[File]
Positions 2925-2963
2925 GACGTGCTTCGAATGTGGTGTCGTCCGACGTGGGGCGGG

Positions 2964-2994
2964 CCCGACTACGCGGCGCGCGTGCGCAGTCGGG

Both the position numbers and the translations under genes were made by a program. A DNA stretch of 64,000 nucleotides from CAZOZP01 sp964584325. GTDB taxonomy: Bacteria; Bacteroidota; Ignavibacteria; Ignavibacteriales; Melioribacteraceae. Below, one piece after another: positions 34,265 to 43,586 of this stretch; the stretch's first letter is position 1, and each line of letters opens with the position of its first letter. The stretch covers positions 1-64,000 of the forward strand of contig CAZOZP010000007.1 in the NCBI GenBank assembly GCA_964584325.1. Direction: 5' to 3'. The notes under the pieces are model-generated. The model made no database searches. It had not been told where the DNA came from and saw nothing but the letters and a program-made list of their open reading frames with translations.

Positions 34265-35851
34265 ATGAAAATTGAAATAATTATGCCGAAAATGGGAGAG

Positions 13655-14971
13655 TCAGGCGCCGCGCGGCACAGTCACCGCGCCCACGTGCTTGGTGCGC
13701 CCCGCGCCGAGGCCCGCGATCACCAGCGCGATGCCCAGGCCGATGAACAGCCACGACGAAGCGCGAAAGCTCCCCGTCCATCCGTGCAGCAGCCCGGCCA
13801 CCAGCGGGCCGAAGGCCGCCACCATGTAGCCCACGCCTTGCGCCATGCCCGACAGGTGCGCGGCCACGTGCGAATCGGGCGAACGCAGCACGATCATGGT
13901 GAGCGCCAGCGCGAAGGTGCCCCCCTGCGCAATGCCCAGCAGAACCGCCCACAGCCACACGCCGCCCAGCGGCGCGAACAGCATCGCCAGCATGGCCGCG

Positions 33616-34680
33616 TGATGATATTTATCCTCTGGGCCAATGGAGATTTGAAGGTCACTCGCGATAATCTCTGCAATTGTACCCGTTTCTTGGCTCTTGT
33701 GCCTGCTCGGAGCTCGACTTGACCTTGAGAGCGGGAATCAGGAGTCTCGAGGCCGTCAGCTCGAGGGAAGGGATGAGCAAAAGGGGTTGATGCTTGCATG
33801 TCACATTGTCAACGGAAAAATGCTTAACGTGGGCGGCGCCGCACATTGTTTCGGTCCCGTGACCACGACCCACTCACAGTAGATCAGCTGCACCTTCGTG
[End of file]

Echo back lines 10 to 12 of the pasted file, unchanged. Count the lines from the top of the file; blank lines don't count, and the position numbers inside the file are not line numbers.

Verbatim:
13701 CCCGCGCCGAGGCCCGCGATCACCAGCGCGATGCCCAGGCCGATGAACAGCCACGACGAAGCGCGAAAGCTCCCCGTCCATCCGTGCAGCAGCCCGGCCA
13801 CCAGCGGGCCGAAGGCCGCCACCATGTAGCCCACGCCTTGCGCCATGCCCGACAGGTGCGCGGCCACGTGCGAATCGGGCGAACGCAGCACGATCATGGT
13901 GAGCGCCAGCGCGAAGGTGCCCCCCTGCGCAATGCCCAGCAGAACCGCCCACAGCCACACGCCGCCCAGCGGCGCGAACAGCATCGCCAGCATGGCCGCG